During the golden week vacation, I had my first great opportunity to visit Australia. I accompanied Nick on his homecoming to celebrate his parents’ 50th wedding anniversary. Not having been out of Japan for almost 15 years gave me itchy feet for Australia, the country I had long dreamed of visiting, so I was just thrilled to grab this wonderful opportunity. The experience I had there never failed to meet my expectations and will be treasured for many years to come.We had many wonderful, memorable experiences during our stay, but the highlight was our short trip down south. We rented a car and drove a total distance of 1,300 km going south to Walpole, west to Margaret River and north back to Perth. Miles and miles of magnificent scenery of forests and green fields stretched as far as the eye could see, with the occasional bank of dark clouds moving slowly over the horizon threatening heavy thundershowers. In the midst of deep forests, far away from the hectic routine of daily life, I felt the dynamic energy of nature invigorating my spirit, making me part of its sublime beauty. No wonder Nick’s father boasts of this untouched beauty in the southern part of Western Australia. We visited ‘Valley of the Giants’ in Walpole-Nornalup National Park, one of the most popular tourist destinations in the area. ‘Valley of the Giants’ refers to the forests of large red tingle trees, and has a 420 meter long suspension bridge set 40 meters above ground at its highest level, offering the excitement of exploring the canopy of the magnificent tingle forest. Walking high up in the tree tops was a totally different experience for me, and I enjoyed every minute of it. Margaret River is a very modern sophisticated looking city located near the west coast and offers many exciting sights to visit, such as numerous wineries, large limestone caves and world class surfing beaches. We visited one of the wineries and enjoyed a treat of sampling different kinds of wine. Then, we proceeded to one of the major limestone caves in the area. It was so exciting to walk down into the stunning chamber made of the formation of stalactites and stalagmites way beneath the earth. The beauty of the dim light reflecting the rock formations in the tranquil lake was mysterious enough to take my breath away. Visiting one of the fantastic beaches in the area was another great treat for me. Although it was off-season, there were quite a few surfers and people fishing in the sea. White waves repeatedly beating against the shore with the sun slowly coming out from behind a cloud was quite a picturesque sight to see. From Margaret River we drove to the Busselton Jetty, which is the longest wooden jetty in the Southern Hemisphere. This jetty stretches about 2km out to sea and we enjoyed a leisurely walk on the jetty with the company of many seagulls gliding low through the air just above our heads. The underwater observatory located at the end of the jetty took us almost 8 meters below sea level, and we could observe the beautiful colorful marine world of nature. Sitting on the bottom level of the observatory made me wish I could go out in the ocean, swim among a school of fish, and explore the marine world. With the vivid memories of beautiful southwestern Australia clearly imprinted on my mind, we headed back to Perth.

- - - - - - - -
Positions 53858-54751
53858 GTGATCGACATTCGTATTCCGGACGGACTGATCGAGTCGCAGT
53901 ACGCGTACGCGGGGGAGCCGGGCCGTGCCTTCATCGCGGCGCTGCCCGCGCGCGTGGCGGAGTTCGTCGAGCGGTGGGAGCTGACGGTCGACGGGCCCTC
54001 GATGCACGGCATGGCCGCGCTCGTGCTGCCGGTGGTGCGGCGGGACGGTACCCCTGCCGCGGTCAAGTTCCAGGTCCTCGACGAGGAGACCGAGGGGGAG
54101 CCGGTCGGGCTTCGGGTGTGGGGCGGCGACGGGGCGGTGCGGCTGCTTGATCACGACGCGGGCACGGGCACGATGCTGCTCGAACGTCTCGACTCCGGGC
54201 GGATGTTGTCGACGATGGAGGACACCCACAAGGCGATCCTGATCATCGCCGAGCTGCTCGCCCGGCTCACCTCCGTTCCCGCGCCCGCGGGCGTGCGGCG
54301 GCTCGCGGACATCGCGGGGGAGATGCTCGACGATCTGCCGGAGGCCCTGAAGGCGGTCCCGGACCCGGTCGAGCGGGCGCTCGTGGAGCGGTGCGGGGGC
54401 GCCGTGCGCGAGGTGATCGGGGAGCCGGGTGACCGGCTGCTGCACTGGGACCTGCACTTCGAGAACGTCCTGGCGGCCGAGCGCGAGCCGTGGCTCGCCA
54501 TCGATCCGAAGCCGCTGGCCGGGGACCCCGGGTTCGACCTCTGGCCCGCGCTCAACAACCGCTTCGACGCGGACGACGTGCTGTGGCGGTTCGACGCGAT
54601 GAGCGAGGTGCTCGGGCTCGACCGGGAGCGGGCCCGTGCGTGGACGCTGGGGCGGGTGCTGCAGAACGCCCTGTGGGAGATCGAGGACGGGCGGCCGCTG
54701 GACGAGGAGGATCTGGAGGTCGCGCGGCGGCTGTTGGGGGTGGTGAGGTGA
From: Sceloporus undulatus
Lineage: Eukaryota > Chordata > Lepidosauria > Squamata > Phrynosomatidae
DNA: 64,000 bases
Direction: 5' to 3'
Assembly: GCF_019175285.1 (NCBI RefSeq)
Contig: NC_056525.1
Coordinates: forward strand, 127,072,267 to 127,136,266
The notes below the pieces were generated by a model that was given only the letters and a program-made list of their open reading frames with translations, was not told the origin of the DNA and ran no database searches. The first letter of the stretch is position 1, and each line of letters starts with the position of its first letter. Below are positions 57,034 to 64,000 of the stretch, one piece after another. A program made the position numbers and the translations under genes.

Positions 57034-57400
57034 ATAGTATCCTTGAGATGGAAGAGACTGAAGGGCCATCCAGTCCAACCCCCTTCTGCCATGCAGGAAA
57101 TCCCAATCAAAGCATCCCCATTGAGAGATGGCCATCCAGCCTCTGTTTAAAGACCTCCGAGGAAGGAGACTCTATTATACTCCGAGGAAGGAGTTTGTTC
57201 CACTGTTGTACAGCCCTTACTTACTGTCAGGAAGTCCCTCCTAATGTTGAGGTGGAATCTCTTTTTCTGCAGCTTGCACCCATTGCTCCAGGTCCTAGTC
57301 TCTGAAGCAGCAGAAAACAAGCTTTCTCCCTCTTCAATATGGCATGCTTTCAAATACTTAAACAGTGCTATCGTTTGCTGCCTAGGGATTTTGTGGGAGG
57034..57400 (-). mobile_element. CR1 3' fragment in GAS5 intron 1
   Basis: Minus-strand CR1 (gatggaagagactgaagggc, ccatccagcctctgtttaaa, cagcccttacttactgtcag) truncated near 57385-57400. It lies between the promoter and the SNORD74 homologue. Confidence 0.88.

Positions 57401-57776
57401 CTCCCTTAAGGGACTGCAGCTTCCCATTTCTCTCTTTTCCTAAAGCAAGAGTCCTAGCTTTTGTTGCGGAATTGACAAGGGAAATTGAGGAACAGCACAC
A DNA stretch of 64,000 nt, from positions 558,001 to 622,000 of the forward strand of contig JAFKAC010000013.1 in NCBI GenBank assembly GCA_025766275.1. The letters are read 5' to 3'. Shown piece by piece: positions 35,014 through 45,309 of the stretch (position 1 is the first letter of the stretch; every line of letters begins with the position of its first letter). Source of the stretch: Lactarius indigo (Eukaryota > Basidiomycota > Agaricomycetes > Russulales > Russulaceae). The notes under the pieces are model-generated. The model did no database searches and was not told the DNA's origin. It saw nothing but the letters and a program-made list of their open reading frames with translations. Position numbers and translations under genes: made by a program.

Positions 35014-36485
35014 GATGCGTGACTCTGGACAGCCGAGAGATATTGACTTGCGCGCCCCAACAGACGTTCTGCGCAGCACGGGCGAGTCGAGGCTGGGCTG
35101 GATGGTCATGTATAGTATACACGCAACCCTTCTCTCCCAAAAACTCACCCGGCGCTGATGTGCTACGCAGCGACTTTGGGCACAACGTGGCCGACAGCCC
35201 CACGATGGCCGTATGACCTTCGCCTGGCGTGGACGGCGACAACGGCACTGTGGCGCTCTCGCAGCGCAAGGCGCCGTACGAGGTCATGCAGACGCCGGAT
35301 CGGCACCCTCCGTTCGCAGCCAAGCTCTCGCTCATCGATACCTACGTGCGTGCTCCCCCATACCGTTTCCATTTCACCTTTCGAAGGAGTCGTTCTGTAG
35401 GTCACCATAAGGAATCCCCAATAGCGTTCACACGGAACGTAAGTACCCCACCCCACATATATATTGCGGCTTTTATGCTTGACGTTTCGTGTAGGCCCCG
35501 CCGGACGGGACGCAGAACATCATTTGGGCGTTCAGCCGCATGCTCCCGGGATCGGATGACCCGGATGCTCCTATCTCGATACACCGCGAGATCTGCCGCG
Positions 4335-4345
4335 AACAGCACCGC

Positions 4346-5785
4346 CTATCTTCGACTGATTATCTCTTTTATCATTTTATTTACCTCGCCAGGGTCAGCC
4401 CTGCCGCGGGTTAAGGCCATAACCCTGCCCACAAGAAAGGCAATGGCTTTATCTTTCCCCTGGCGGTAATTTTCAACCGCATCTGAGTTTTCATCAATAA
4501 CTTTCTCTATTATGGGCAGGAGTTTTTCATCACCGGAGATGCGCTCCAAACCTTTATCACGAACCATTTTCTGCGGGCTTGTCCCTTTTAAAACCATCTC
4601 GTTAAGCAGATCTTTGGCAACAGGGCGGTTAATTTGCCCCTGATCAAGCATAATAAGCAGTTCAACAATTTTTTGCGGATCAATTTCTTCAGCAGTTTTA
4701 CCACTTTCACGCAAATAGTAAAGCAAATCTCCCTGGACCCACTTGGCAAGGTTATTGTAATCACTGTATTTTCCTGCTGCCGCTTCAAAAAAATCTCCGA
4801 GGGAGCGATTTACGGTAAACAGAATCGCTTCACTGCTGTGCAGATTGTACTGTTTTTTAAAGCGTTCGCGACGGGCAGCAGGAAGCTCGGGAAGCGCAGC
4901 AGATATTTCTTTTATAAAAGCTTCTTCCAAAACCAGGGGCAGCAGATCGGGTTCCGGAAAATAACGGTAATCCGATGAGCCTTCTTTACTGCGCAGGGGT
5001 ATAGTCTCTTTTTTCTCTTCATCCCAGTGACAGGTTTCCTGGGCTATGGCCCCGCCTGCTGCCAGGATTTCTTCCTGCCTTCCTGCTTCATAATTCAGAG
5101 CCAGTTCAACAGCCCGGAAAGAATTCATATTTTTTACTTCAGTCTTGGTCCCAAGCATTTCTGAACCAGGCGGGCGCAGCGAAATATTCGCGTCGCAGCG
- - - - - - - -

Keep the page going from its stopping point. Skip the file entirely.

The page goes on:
Perth, the state capital of Western Australia, is located approximately 30 minutes’ drive from Nick’s hometown. The city boomed during a gold rush in the 19th century and the population now stands at over 1.3 million. As the description “the most isolated city in the world” states, Perth is far away from any major cities; the capital city, Canberra is over 3,000 km away. But when you visit Perth, you will know it also deserves to be called, “the most beautiful city in Australia” and it’s definitely worth visiting. The landscape of the city is carefully planned to bring about the beauty of both historical and modern buildings. The city looks very urban, full of energy boosted by the thriving economy, but at the same time conveys a laid-back, somewhat Mediterranean atmosphere. Every corner I turned looked like a picture, and I couldn’t get enough of admiring the beautiful architecture. Without any reservation, Perth is by far the most beautiful city I have ever visited.I was also very much impressed by young people’s polite attitudes on public transportation. On the bus we took to Perth, I saw a few high school students offer their seats to some elderly people. Nick informed me that children are expected to offer their seats to the elderly on a bus and that if the rule is not followed, the driver may stop the bus and tell the youngsters to give up their seats. This kind of civility should be observed more often in Japan. I also got an impression that Australian people lead very productive lives: elderly people pursuing their hobbies or contributing to society and young people trying to hone their skills by involving themselves in many activities.
Although the ten days of our trip was hardly enough even to scratch the surface of things, I enjoyed sharing a wonderful time with Nick’s family, experiencing Australian culture firsthand, as well as immersing myself in the magnificent nature of Western Australia. I came back to Japan with slightly broadened perspectives towards the world, and of course with the anticipation of my next visit to Australia.